In February 1804, Ira Nash, eccentric genius and U.S. government surveyor, Stephen Hancock and Stephen Jackson were "the first men to put their feet upon this sacred soil," which we now call Boone County.
They came up the Missouri River in February, surveyed, hunted, fished, built a cabin and departed in March. While on a hunting trip in 1805, Daniel Morgan Boone, son of the famous old woodsman, located a "spring" of salty water - oozing from the ground - more than 100 miles west of the Boone family’s settlement in the St. Louis/St. Charles area.
A saltwater spring was a great find for pioneers; salt is essential in our diets, and it improves the flavors of wild meat and cornmeal mush.
Animals also need - crave - salt; they licked the brackish earth where salt accumulated as the water seeped away from saline springs. Obviously, that’s a good place to hunt game. Deer, raccoons, squirrels, rabbits and waterfowl provided meat for frontier tables upon which there was almost nothing besides meat and mush!
In November 1806, Morgan Boone and his younger brother Nathan, sons of 71-year-old Daniel, started a salt "factory" at those salt springs far from home. They boiled water in iron kettles, dried the remaining sludge in the sun, then used the precious salt to flavor food, tan deer hides for clothing, make jerky and preserve foods; sometimes salt was even sold for cash.
The Boone brothers’ wagon tracks across the state - once a mere Indian "trace" - became a cross-state route known as the Boone’s Lick Trail, and Central Missouri was known as Boonslick Country. But there was still no settlement of Caucasian people west of Cedar Creek and north of the Missouri River.
In 1808, the three Cooper brothers - Benjamin, Braxton and Sarshell - explored farther west. They planted a corn crop and built a log cabin about two miles southwest of the Boones’ salt factory. The Coopers planned to bring the Loutre Island settlers there, but territorial Governor Meriwether Lewis directed the Coopers to leave because they were too far west to have government protection from the natives. Two years later, the three Coopers came back, bringing the Loutre Island families with them! Benjamin Cooper’s cabin stood unharmed, although Indians occupied all the adjacent country.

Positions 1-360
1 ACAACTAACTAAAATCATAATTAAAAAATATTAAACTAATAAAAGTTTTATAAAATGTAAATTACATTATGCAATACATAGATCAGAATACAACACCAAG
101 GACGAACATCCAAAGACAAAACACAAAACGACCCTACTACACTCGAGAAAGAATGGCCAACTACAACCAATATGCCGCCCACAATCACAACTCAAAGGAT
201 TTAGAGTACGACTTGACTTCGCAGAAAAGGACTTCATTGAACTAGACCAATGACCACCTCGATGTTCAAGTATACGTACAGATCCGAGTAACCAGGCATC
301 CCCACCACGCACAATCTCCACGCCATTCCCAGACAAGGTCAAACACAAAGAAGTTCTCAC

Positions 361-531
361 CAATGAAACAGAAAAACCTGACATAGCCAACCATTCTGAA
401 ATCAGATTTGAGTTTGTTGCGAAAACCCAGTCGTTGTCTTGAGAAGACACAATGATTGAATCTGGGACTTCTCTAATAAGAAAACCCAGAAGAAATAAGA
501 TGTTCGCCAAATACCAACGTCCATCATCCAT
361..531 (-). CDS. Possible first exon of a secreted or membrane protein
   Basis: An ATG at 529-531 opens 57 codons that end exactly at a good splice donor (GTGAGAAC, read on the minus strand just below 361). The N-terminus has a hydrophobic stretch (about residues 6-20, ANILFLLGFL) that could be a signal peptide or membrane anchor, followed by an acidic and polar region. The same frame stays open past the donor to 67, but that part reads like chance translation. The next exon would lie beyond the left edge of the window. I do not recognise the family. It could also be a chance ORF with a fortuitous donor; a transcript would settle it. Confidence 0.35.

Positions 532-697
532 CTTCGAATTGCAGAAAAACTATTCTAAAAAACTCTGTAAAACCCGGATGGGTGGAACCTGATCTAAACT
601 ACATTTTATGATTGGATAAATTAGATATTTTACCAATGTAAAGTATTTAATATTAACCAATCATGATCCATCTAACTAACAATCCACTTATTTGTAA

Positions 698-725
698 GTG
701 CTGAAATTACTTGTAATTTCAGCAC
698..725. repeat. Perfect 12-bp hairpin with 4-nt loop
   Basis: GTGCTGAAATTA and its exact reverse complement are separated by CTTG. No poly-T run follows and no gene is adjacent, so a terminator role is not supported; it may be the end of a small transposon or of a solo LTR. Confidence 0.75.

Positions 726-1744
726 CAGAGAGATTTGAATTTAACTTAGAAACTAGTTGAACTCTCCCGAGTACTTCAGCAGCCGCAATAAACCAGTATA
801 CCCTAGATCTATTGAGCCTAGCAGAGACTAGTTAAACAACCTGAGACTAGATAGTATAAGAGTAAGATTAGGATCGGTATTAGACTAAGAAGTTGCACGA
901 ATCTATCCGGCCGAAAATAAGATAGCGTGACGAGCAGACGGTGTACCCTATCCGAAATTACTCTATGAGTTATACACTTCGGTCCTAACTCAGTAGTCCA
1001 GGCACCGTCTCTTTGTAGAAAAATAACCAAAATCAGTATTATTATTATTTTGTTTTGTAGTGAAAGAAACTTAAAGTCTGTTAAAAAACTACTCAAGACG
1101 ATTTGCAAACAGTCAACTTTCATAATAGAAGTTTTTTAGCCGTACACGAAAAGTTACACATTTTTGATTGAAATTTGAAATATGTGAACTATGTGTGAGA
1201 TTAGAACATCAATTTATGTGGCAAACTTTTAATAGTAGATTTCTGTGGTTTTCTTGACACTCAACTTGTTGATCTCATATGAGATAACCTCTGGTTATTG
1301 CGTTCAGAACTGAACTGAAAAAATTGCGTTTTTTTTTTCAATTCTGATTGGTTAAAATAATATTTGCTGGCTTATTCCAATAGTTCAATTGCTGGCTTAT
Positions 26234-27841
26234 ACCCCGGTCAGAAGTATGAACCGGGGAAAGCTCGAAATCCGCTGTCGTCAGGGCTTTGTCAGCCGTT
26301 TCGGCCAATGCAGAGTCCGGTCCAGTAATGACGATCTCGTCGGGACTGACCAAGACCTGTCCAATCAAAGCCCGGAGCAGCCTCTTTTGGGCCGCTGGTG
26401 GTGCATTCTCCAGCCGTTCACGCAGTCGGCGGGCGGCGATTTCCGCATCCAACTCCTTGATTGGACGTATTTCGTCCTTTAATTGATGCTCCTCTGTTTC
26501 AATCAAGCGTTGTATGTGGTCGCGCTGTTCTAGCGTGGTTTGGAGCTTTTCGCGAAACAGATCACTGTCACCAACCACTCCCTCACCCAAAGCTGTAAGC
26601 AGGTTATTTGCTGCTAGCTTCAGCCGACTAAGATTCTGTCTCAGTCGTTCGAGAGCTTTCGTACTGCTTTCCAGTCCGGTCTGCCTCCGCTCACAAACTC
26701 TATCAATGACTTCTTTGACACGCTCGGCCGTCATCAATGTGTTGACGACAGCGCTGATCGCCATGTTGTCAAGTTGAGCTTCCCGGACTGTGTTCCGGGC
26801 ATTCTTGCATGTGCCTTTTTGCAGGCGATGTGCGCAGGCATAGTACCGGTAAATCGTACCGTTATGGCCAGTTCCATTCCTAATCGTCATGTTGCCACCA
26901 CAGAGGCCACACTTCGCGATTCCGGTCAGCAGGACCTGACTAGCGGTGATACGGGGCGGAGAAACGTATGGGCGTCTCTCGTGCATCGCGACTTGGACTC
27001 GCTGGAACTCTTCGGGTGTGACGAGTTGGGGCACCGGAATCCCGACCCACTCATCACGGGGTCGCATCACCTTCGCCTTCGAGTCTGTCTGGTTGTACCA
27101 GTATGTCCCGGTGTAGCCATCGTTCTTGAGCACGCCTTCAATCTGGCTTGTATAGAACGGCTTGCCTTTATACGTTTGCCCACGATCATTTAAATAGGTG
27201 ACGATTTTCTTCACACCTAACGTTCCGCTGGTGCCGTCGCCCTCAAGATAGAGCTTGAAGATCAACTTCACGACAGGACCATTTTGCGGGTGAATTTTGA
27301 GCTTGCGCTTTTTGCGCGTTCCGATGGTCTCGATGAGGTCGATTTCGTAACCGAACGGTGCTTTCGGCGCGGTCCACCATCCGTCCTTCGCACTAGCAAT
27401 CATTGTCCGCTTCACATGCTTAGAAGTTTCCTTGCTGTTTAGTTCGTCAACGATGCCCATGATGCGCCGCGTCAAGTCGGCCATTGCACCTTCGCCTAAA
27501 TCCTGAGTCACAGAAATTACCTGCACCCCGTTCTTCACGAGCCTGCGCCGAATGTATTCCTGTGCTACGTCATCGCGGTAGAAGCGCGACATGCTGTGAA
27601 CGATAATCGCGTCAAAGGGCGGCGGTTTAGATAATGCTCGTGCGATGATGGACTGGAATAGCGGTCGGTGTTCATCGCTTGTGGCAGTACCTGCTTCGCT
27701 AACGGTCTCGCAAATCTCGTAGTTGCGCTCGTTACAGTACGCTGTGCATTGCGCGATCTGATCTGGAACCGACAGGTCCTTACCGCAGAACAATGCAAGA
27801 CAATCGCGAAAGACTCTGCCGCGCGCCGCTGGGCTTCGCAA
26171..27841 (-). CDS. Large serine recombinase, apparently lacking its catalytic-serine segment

As planned, the newcomers built other cabins in a line with Cooper’s, thus creating a protective stockade - fort - by driving 10-foot-long stakes into the ground endwise, between cabins. Cabin doors and window holes faced inward. There was only one opening for the entrance and exit of the stockade. It was as protective as was as possible. Widow Hannah Cole, with her nine children, and the Stephen Coles had built across the river when they arrived from Loutre Island.
In 1812, except for an occasional bear or panther, the settler’s life was one of peace and quiet. His livestock found lush grazing in summer and winter. Family names of newcomers who also went south of the river and built a stockade were: Jolly, Darnell, Ruse, Box, Olin, Savage and Burgess.
A few months after the fort was completed, about 400 natives appeared when most of the men were hunting. Two men, Smith and Savage, were pursued by the Indians. Smith was killed, but Savage, shot at 25 times, was not wounded.
Next Monday, I’ll continue to share facts written in 1876 by Henry C. Levens and N.M. Drake.